Alpacas are undeniably cute and they are not particularly difficult to care for. But do alpacas make good pets?
Are alpacas good pets?
I’m going to disappoint a lot of people, but alpacas are not really good pets. At least not in the traditional sense. It mostly depends on what your expectations of a “pet” are. A “pet” is an animal kept for companionship or pleasure. If you are looking for an animal that will enjoy snuggling with you or one that will provide lots of affection, an alpaca is not the animal for you. Just like any other animal, each alpaca has their own individual personality. Some are friendly, some are calm, some are aggressive, and some are timid. But in general, they don’t enjoy hugs or snuggles.
They might be domesticated animals but they are livestock. They should live outdoors with other alpacas. That doesn’t mean they don’t like humans, and it doesn’t mean they can’t be both livestock and a pet. As long as your expectations are realistic, alpacas can be enjoyable pets. There are plenty of pets you can’t cuddle, like fish or reptiles. I’ve had several cats over my lifetime, some are constantly underfoot and on my lap as soon as I sit down. Some only like affection on their terms. The key to enjoying any animal companion is knowing how to interact with them and respecting their boundaries.
Why don’t alpacas make good pets?
In general, alpacas are not cuddly even though they look like they would be great to hug. They are prey animals. Hugging them is restaining and it makes them nervous. Their instincts tell them to be scared and to try and escape. An extremely patient alpaca might tolerate hugs but will likely feel very anxious about it.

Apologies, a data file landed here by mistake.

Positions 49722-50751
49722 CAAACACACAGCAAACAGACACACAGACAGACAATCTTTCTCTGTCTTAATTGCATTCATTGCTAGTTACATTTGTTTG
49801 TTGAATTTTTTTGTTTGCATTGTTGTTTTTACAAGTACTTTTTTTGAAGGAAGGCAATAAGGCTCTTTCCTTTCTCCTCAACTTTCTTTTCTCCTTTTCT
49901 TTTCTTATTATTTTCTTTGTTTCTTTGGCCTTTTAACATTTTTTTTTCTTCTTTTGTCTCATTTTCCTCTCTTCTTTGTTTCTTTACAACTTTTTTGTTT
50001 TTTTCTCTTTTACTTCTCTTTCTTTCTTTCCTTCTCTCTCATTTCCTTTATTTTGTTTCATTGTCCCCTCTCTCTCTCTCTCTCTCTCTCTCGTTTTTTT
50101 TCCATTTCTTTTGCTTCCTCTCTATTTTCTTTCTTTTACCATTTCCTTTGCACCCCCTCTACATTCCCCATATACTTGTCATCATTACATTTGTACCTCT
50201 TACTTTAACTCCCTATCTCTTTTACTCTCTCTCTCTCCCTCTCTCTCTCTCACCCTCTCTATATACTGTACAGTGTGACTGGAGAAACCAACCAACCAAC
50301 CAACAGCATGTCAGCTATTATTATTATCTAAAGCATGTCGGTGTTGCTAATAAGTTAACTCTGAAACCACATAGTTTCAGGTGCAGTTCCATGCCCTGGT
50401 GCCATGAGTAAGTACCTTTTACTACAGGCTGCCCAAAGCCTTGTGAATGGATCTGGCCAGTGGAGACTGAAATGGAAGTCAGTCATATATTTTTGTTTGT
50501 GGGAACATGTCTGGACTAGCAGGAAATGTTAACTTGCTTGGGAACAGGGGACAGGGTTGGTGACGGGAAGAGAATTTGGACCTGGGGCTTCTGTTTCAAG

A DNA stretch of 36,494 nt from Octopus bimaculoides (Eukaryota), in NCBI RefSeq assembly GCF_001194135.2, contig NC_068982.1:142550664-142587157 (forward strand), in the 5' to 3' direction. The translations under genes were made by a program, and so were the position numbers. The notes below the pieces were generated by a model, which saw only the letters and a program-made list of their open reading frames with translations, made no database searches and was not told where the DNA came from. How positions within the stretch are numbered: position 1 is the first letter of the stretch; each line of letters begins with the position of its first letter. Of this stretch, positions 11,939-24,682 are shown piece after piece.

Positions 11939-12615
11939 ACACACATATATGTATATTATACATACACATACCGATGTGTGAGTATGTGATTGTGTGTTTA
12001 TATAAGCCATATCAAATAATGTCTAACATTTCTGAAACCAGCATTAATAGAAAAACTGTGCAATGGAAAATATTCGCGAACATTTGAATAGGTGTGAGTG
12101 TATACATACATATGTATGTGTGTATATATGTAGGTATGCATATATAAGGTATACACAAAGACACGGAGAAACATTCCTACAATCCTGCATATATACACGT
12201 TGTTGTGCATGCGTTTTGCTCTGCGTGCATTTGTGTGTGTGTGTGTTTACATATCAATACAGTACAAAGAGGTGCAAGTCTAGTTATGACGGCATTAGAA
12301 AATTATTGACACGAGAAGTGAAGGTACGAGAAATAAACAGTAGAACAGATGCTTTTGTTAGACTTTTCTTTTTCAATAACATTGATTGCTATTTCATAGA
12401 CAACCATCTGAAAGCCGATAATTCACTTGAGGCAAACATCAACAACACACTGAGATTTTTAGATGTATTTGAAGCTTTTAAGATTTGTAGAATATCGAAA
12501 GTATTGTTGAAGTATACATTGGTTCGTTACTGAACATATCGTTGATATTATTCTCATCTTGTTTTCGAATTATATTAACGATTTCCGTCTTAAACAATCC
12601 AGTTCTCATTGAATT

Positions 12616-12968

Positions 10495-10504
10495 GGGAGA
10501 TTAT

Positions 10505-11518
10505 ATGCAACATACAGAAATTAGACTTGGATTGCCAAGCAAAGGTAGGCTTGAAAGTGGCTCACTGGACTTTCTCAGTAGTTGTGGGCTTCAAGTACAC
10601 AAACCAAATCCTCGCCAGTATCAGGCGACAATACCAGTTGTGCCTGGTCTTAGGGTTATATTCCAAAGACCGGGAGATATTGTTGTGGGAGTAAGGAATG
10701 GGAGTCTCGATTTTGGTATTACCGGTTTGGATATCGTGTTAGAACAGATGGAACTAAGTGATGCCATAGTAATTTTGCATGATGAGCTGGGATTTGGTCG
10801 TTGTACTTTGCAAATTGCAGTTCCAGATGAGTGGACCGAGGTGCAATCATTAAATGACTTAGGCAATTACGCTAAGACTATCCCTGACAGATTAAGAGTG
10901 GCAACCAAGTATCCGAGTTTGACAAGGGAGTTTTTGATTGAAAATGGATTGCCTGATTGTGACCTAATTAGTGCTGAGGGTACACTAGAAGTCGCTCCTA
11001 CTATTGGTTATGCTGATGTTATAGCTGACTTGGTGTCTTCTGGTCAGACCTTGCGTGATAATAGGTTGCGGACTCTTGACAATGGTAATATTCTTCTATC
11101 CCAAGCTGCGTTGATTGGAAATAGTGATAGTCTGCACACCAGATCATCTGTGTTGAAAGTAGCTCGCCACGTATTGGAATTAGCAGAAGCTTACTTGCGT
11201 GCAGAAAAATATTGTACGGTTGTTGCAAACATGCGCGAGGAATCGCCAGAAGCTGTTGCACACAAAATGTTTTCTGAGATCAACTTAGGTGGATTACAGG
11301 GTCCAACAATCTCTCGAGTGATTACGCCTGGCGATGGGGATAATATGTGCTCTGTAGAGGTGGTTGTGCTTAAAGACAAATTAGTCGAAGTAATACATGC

Alpacas are not solitary animals. A dog might be happy to be part of a pack with humans and no other dogs, but alpacas need to have other alpacas around. At minimum, you need 3 alpacas to make up a herd. Some people will adopt a baby alpaca (called a cria) as a pet, they might even plan to raise it inside their home. Crias might be tiny, about the size of a large dog, but they grow. A full-grown male alpaca can be close to 200 pounds and over 5.5 feet tall. They are very strong and definitely not a house pet.
Aberrant Behavior Syndrome
Crias that are not properly socialized with other alpacas can develop Aberrant Behavior Syndrome (also sometimes called Berserk Syndrome). This occurs in alpacas that were taken from their mother prematurely, bottle-fed, and over-handled by humans. The humans often mistakenly think this will make the alpaca more friendly and make him like humans more. A human should not be an alpaca’s herdmate.
Unfortunately what happens is the alpaca bonds with the humans and sees them as its herd members. When he comes of breeding age, he becomes territorial and then sees the humans as his rivals. This happens more often with male alpacas, but can also happen with females. The unsocialized alpaca becomes unruly and aggressive. Neck wrestling, rearing up, stomping, and biting are often how alpaca disputes are handled. When an alpaca does that with a human it is very dangerous, especially for children.